David Anthony Durham’s Acacia: The War with the Mein was the author’s first foray into speculative fiction and a book that stretched itself between classic and contemporary epic fantasy. Though the surface plotline was wrapped up nicely, a few of the outlying threads were left hanging. And it seems intentionally so. Picking up events in Acacia nine years after the close of the previous novel, The Other Lands expands the map while setting into motion the main storyline, all left to be concluded in the third volume, The Sacred Band.
In those nine years that have passed since the Mein were defeated and Corinn took power, life in Acacia has settled into a semi-peaceful existence. One by one Mena has hunted and killed the foulthings—monstrous creatures mutated from the Santoth’s display of magic at the conclusion of Acacia. Dariel has roamed the land as an engineer, rebuilding what was destroyed in the war. Corinn’s son Aaden was born and has grown into a healthy boy, doted upon by his queen mother, aunt, and uncle. But things are only semi-peaceful. In the twilight of the war, the League have been conniving and produced a masterful ploy to complete their takeover of the Known World. In the northern land of Aushenia, seeds of unrest amongst the population have been sown, a revolution of democratic proportions budding. And in the south, a wasteland is developing, the formerly fertile lands wiped clean by the powerful display of Santoth magic, the now barren land threatening to slowly starve the people.
The Other Lands in fact setup for the final book in the trilogy, the narrative devotes more time to establishing a situation than building toward a conclusion. As such, it’s best to approach The Other Lands as Act I in the Acacia trilogy (The War with the Mein having been the prologue). The book does expose interesting new aspects of the Known World and possess a tantalizing reveal in its last sentence. But by and large the book remains stage setting for what is billed to be a showdown of cataclysmic proportions if the manner in which things are left can believed. In other words, have The Sacred Band handy if the story has grabbed you.
The Other Lands delves much deeper into one aspect that seemed underdeveloped in Acacia: the quota. What happens to the slaves? Where are they taken, and, to what purpose are they put? Durham answers these questions, the result more surprising than the reader could have expected. Though not near the same degree as slavery, the environment is likewise examined in further detail. With the south left ravaged by the Santoth’s unleashing of magic, Durham takes a portion of the book to look at the human effect of magical apocalypse which devastated the land. Kelis and the others are no longer so proud and confident of the place they call home and set out on a mission which even they are not sure how it will turn out.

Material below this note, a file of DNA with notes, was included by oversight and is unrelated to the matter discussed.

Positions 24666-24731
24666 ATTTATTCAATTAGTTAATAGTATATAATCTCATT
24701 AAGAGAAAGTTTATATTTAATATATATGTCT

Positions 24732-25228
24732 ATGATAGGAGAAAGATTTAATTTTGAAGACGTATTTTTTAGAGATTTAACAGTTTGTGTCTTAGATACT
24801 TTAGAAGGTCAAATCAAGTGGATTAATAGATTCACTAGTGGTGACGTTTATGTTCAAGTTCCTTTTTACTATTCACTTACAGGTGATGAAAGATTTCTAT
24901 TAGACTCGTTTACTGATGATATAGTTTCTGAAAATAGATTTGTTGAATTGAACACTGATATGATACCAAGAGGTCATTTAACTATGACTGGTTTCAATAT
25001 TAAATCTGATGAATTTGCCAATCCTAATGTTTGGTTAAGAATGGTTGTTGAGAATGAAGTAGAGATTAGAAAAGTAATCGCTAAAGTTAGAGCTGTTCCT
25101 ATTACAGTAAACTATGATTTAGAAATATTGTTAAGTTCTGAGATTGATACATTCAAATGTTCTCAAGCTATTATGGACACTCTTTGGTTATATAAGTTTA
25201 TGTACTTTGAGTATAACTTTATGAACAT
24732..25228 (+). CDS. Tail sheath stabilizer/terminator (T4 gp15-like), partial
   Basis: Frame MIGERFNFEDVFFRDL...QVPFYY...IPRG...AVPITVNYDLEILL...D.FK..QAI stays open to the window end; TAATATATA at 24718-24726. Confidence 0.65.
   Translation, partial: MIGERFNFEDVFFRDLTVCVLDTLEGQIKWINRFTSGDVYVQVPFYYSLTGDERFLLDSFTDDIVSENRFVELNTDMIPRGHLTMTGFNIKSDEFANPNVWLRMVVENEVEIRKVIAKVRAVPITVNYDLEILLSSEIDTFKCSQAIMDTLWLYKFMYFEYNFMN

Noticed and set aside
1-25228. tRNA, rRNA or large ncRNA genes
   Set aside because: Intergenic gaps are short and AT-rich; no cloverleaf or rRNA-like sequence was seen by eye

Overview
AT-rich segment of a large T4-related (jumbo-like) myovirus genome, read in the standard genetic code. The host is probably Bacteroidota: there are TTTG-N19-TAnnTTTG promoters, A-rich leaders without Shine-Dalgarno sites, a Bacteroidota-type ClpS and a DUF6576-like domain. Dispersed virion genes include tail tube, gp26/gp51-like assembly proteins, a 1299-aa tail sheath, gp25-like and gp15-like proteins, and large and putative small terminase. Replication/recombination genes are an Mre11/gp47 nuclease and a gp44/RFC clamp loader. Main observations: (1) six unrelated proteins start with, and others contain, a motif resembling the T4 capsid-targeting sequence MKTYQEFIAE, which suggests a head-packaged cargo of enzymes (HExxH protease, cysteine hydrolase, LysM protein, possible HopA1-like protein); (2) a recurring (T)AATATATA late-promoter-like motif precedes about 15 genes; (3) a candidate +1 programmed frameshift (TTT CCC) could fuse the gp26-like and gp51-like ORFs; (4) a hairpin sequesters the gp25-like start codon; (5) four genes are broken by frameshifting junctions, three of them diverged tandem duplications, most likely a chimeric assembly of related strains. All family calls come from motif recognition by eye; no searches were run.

But while more deeply examining socially relevant themes, the author simultaneously relaxes his sense of epic fantasy subtlety. Fantasy clichés more abound, there are a larger number of events and outcomes which have that “been there, done that” feel. Sire Neen is evil with a capital ‘E’ (his “more goods, more money, more power” tirade is beyond classic); the Rhuin Fa prophecy, well, “prophecy” and “epic fantasy” have shaken hands more than once to say the least; the force of reasoning motivating the Auldek loses touch with reality (i.e. possible only in a fantasy setting); and Corinn’s method of wielding power as queen has been told and told before. Surprises remain (e.g. Mena’s encounters with foulthings, what becomes of Dariel in the Other Lands, and Grae’s hopes), but the balance point nevertheless seems to have been pushed closer to fairy tale.
The narrative of The Other Lands remains as flat as Acacia. Neither poetic or presented in storyteller’s style, Durham moves the story steadily, but in perfunctory text. Character action, reaction, and situation are the only methods which imbue emotion. And if I had a nickel for every female character that was walking around in a “thin nightgown” showing her “womanly figure beneath”, I would be able to buy a candy bar. The sexuality never overt, these extraneous scenes only heighten the idea they are misplaced.
In the end, The Other Lands does not live up to the standard set by Acacia, but can be forgiven as it is only the first half of a larger story. The stage nicely set for The Sacred Band, the Known World is ready for all hell to break loose given the events of The Other Lands. (In fact, it’s best to think of the two latter books in the series as one, rather than two.) Durham displaying some of the imagination of Jack Vance (emphasis on “some”), many of the new characters and social setups could have come directly from the grandmaster’s play book, not to mention the new creatures of the fantastic. Style remaining flat and an unnecessary, heightened sexuality to the narrative do the book no favors, but Durham continues to have a strong hand on the tiller, the story moving both with and against the current to unpredictable, generally enjoyable result. The onus is on Durham to cap the trilogy The Sacred Band given the build up of The Other Lands.